Last week, several industry sources published articles titled “Will Microsoft buy Citrix?” The authors of these articles wrote “According to Microsoft insiders, Forbes speculates that Microsoft might eventually buy Citrix.”After reading the source article on Forbes.com, it turns out that Forbes didn’t really speculate this at all, nor did a Microsoft “insider” actually make that comment. So really the articles saying that “Forbes” said this are not based on fact and are just trying to get people excited over nothing.
Nothing against the analyst Forbes.com quoted, Roger Kay. Roger was talking to Forbes about Microsoft competing against VMware. He just happened to make an offhand unquoted comment about Microsoft needing to act fast to compete against VMware, and that maybe they wouldn’t be able to do it on their own and would have to buy someone like Citrix. This somehow blew up into him being the “insider” and “Forbes” being the one who speculated.
That said, let’s continue down this path and think about whether Microsoft would ever buy Citrix. This is probably the #1 most-asked question of me when I give speeches. My “standard” answer over the years has been something like this:
Citrix makes most of their revenue from Presentation Server, but every copy of Presentation Server requires a Microsoft TS CAL. Citrix has 4000 employees. If most of those employees are directly or indirectly pushing Presentation Server, this is like Microsoft getting an additional 4000 people working for them without actually having to hire them as employees. So really, the question is “Why would Microsoft even consider buying Citrix since they're getting all their help for free?"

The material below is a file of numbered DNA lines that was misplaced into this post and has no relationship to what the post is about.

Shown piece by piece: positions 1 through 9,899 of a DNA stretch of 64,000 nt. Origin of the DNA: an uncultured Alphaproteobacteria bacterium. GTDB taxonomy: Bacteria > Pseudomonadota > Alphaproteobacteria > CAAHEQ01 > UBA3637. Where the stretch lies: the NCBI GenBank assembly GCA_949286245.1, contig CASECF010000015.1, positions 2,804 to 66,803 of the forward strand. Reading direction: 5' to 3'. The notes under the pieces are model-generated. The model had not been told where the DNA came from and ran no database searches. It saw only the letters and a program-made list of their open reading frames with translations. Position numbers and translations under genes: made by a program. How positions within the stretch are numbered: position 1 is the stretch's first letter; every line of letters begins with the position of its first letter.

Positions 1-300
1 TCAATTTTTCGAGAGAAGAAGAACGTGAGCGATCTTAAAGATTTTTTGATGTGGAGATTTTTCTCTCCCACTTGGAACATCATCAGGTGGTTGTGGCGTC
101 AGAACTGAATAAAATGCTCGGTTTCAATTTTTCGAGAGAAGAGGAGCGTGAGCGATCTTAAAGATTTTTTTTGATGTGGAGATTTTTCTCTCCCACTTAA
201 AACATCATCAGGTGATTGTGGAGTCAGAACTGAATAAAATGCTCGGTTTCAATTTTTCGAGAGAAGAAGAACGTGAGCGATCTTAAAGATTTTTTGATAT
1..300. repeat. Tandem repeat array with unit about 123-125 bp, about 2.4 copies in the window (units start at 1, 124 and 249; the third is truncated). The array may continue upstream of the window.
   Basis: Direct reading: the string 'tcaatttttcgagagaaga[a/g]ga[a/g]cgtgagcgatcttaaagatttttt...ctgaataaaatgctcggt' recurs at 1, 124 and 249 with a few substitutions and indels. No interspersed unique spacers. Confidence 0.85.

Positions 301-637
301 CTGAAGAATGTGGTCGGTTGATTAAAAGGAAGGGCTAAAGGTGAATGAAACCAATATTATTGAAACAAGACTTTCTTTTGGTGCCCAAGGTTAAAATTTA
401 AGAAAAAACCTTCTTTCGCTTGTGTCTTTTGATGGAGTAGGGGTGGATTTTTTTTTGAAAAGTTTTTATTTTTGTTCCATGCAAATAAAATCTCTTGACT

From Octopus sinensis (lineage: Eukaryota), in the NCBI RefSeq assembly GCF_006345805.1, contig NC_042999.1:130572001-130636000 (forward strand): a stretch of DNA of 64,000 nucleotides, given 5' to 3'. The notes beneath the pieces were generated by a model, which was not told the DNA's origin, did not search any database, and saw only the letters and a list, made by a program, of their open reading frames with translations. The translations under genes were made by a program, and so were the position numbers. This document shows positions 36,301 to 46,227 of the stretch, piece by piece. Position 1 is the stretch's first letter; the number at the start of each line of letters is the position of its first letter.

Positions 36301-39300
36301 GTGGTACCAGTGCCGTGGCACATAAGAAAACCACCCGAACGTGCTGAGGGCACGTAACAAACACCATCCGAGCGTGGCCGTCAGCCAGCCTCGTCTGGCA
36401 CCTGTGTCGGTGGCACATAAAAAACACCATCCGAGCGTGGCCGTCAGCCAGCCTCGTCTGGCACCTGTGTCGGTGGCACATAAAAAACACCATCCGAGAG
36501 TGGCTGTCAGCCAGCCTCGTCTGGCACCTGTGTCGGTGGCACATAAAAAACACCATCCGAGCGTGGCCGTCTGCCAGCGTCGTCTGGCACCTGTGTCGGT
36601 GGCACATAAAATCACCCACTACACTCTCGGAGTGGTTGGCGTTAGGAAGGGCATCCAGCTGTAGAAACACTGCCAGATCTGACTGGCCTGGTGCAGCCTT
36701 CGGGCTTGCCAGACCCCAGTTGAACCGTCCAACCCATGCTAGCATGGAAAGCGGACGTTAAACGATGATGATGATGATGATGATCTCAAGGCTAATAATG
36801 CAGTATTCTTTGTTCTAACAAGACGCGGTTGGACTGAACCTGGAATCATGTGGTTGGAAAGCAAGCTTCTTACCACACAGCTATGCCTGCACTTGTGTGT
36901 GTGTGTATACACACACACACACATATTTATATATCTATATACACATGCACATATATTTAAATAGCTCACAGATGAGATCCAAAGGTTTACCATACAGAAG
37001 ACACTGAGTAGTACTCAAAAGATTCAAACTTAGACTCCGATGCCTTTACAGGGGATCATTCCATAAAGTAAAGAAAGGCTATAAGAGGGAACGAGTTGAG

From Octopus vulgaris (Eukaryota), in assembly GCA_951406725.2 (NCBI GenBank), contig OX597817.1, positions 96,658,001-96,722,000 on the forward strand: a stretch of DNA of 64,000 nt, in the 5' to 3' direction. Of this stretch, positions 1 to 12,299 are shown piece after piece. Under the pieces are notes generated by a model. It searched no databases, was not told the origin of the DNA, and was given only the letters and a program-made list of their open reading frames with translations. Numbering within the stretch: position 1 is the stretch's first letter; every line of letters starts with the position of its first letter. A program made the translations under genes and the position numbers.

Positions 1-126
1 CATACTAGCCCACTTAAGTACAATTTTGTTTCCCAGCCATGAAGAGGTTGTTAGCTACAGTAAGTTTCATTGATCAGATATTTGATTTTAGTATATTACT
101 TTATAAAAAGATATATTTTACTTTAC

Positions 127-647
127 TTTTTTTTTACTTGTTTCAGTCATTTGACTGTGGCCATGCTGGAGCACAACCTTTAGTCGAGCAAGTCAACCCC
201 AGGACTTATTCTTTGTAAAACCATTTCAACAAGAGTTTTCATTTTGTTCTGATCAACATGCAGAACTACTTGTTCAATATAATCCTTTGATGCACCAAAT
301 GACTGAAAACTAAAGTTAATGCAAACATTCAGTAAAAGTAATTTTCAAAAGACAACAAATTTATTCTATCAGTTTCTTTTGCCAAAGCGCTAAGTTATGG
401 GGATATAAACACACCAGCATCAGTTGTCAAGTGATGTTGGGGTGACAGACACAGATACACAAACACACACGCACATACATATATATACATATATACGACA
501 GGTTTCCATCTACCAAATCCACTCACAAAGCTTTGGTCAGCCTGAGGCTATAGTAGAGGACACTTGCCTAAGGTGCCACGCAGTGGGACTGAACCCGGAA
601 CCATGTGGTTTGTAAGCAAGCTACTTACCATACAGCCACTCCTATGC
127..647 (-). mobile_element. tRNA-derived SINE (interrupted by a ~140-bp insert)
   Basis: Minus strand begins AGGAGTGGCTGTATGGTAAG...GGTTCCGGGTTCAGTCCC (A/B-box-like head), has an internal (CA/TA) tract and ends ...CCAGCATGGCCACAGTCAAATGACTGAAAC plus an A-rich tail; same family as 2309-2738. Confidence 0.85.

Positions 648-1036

Of course that answer was more relevant in the pre-XenSource days. Now that Citrix is focused on hardware virtualization too, and now that Microsoft and Citrix are combining to fight VMware, that reason doesn't make as much sense.
Another reason that doesn't make as much sense anymore is the reason Microsoft employees cite if you ask them why they haven't bought Citrix yet. For years Microsoft employees have claimed that the US Department of Justice would not allow it because it would be anti-competitive. This might have been the case in the days of Presentation Server, but back then Citrix was already a border-line monopoly. Now that Microsoft and Citrix are trying to compete against VMware, the government regulation argument doesn’t really hold up either.
So really, the two main reasons used to justify why Micorosft should not buy Citrix in the past don't really apply anymore. Of course that is very different than saying that Microsoft should buy Citrix today.
But what if they did? What if Microsoft did buy Citrix? Think about Citrix’s main products:
- Citrix Presentation Server: including application streaming, TS enhancements, ICA, SmartAccess, and lots of other cool SBC technology.
- Citrix XenDesktop
- XenSource with all of the virtualization management tools and capabilities.
- Citrix Provisioning Server (Ardence), which you know I love and can add cool capabilities to VDI, virtual, and even tradition “large farm” (IIS, Citrix, etc.) servers
- Citrix Online, GoToMyPC, GoToAssist, GoToWebinar, etc.
- The Application Networking Group, which includes the NetScaler appliances and the SSL-VPN stuff.
- EdgeSight for application performance monitoring.
- The Application Gateway which ties Citrix software into corporate telephone systems.
- WANScaler and the other WAN optimization hardware and software